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Healthy "Artful Living" Moment #28: Why Do We Prefer Less Healthy Foods?

Posted on September 30 2018

Aside from our taste buds, our brains may have a lot to do with our preference for highly processed, less healthy foods, and this link may be difficult to manage and control.
The digestive system in all animals signals the brain when it encounters a carbohydrate or a fatty food, and the brain's job is to estimate how much energy the food contains and to guide the animal to eat a certain amount, based upon survival needs. As our systems developed over our evolutionary lifetime, these signals were typically "pure" in the sense that they were triggered by the consumption of one type of food at a time. Either meat (a fatty food) was being consumed, or nuts (fatty) were being consumed, or fruits (carbohydrates) were being consumed. Combinations of different types of food are rarely found together in the wild.
However, processed foods tend to be high in both fat and carbohydrates, a combination that the brain is not used to seeing (in evolutionary history). Yale psychologist Dana Small decided to try to determine if this combination had a particular effect on the brain using MRI brain scanning techniques. He had people eat samples of cheese (high in fat), lollipops (high in carbohydrates) or cake (high in both) designing the samples so that they were identical in terms of their energy content. Presumably the brain would be equally responsive to each type of food because their energy contents were identical.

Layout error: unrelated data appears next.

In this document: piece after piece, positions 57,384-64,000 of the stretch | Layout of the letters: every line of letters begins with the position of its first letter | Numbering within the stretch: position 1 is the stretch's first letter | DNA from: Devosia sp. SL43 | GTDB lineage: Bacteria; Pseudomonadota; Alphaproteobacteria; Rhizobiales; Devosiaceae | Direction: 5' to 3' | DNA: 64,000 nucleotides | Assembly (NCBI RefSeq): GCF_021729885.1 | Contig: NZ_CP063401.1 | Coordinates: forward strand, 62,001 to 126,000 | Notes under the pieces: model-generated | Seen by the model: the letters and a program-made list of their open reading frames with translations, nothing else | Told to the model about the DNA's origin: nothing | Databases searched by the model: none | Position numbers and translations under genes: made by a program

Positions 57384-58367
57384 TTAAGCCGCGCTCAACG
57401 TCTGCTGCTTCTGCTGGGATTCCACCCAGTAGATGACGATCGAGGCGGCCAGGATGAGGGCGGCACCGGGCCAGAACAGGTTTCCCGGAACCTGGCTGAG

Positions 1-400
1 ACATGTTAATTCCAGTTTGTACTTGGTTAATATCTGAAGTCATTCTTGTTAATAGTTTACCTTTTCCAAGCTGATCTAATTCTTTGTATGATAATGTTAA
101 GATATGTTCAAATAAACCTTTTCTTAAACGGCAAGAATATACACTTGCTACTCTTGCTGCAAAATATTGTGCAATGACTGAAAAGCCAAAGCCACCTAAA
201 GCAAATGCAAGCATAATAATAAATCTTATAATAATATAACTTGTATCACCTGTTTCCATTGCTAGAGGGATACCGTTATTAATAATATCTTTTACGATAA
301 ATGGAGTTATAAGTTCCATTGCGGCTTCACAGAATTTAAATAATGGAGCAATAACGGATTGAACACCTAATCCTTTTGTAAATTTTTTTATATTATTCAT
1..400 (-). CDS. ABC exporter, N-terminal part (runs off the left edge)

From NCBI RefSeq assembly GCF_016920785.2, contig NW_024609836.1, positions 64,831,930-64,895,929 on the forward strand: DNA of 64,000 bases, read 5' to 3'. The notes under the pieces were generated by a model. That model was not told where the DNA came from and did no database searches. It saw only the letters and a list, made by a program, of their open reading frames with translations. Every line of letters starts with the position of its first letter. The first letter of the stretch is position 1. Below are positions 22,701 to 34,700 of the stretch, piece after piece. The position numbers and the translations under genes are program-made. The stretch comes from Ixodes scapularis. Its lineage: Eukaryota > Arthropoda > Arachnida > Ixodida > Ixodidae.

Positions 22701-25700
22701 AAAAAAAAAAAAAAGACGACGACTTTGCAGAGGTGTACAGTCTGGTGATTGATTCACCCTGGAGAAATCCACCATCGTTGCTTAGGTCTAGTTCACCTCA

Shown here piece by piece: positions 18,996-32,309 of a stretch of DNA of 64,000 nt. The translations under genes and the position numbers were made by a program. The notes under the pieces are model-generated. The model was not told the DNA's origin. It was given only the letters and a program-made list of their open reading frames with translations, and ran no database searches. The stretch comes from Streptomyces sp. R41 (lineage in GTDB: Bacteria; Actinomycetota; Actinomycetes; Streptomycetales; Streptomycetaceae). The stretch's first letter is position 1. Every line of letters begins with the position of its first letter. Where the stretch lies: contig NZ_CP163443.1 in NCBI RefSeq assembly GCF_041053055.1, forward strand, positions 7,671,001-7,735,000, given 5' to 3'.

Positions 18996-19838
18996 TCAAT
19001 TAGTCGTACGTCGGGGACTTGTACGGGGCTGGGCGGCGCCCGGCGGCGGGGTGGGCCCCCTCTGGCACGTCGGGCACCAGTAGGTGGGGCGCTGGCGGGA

What he discovered was that the brain's "reward circuits" were most active in response to consuming the cake. He hypothesizes that the brain has not evolved to correctly assess the energy content of a food high in both fat and carbohydrates because that combination was rare in our evolutionary development. And, he suggests, this connection between food high in both fat and carbohydrate and our brain's response is "unconscious" and therefore, very hard to modulate based upon knowing that a food, like cake, is not good for you. These highly processed foods are not only engineered to taste good, they also appear to have the ability to trigger a response in our brain that drives us to consume them, even knowing they are not good for us.
Donut, anyone?
So, what can we do to improve our healthy eating habits in the face of this surprising brain challenge? One thing would be to try to reduce or eliminate highly processed foods from our diet, which we know we will consume too much of because of our brain's response to them. Eat more like our evolutionary ancestors: simple foods, not complex and highly processed foods which are likely to stimulate brain signals to eat more than we should.


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